Free Vehicle Recall Check


Get A Complimentary Recall Check

Not sure if your vehicle has an open recall, or can’t get a straight answer from some of the third-party sites? We’re happy to help! We’ve got access to data that many of them don’t. Just fill out this quick form below, and our Guest Services team will let you know if you’ve got one. And if you do, they’ll help you get it scheduled to have the recall taken care of, free of charge to you.

Recall Check

  • We'll use your email address to confirm whether you have a recall or not, and to help you get scheduled to get it taken care of.
  • Drop your phone number so that we can get in touch with you about your vehicle's recall status.
  • We'll only be using your VIN number to confirm that you have a recall on your vehicle so that we know how to best help you!
    Because we're always in need of good used vehicles for our inventory, your vehicle could very well be worth more than you think. Just check this box so we know you'd like us to let you know how much it's worth.
  • This field is for validation purposes and should be left unchanged.

In 2023, approximately 53 million vehicles were recalled due to safety or malfunctioning equipment in the United States, according to In 2016, the number peaked at nearly 90 million cars, so at present, it appears to be trending downward. However, when you compare 2019 to 2000 when the number was just under 25 million, we see the number of vehicles affected by recall doubling.

Any way you slice it, that’s a lot of vehicles. Having your vehicle pop up on a recall list should cause concern. You shouldn’t panic, but you should have the recalled part replaced. Unfortunately, many people don’t know what to do. That’s why we put together this page, to help our customers find solutions. Whether it’s a GMC recall check, Nissan recall check, Chevrolet recall check, or a Buick recall check, we have the process covered.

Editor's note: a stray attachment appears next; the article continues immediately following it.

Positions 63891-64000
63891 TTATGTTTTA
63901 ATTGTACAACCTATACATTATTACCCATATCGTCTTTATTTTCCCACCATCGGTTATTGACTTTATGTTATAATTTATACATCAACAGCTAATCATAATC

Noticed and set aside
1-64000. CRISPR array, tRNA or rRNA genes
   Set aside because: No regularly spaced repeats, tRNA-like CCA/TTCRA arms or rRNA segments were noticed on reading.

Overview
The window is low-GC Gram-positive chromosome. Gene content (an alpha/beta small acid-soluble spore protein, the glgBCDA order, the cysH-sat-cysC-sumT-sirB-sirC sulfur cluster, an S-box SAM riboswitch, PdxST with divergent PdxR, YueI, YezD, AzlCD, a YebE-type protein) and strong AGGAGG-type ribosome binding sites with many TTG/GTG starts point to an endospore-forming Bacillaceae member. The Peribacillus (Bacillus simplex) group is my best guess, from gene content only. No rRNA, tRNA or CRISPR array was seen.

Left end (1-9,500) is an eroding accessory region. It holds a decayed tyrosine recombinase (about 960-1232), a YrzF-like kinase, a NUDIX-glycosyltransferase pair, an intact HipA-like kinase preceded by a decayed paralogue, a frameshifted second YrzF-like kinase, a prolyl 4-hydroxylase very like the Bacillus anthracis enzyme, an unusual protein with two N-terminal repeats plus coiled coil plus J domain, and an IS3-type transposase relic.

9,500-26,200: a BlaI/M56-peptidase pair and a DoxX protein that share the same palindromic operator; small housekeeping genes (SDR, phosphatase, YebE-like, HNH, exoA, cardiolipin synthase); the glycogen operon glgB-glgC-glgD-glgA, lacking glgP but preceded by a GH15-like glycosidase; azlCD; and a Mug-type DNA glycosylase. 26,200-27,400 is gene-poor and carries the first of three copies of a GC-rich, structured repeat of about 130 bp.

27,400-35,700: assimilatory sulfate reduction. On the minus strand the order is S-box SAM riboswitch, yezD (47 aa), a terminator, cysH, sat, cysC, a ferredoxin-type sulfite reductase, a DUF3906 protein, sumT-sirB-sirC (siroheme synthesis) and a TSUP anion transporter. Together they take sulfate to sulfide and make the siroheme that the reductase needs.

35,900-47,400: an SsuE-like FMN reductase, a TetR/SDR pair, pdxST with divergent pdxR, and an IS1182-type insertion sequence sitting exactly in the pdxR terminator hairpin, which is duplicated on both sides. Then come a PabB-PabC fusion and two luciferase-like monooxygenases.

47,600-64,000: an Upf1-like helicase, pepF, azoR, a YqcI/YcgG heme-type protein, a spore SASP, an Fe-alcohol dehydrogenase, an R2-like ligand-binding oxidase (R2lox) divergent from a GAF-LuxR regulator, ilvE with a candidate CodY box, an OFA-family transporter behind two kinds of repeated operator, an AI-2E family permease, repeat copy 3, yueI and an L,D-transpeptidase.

What Is a Recall?

When a car manufacturer issues a recall on a specific vehicle, drivers of that vehicle should be concerned. Recalls often occur due to a defect affecting safety or perhaps a part of your car failing to meet federal safety standards. Even though you’re justified in being concerned over the recall, it doesn’t necessarily mean you can’t operate your car safely. It only means the manufacturer uncovered an issue and voluntarily recalled the vehicle or the National Highway Traffic Safety Administration has documented multiple incidents of a specific failure or problem with a car. 

No matter who initiates the recall, the automaker must notify vehicle owners of the issue and offer them the opportunity to bring their car in for repair. Recalls don’t require the entire vehicle to be replaced, only the specific part and the area affected by the failure.

What Triggers a Recall?

Manufacturers issue recalls when one of their cars or its equipment or ancillary parts, including tires, fails to meet the Federal Motor Vehicle Safety Standard. Recalls can also stem from a safety defect found somewhere on or in the vehicle. All safety-related parts on or in your car must meet minimum performance standards. These parts include your vehicle’s air bags, headlights, tires, brakes, seat belts, steering columns, car seats, and many more. These standards apply to all cars and their components manufactured domestically or imported to the United States and sold here.

Safety-Related Recalls

Typical recalls carry one of two primary designations. You have safety-related and non-safety-related recalls. A safety-related recall means a part of your vehicle or its equipment poses a risk to vehicle or passenger safety. This could affect a group of cars with the same design, manufacturer, or parts. Safety-related defects can happen anywhere in your car. Some common safety defects involve the failure of steering components. This failure usually results in at least partial loss of control of the vehicle and could result in total loss of control.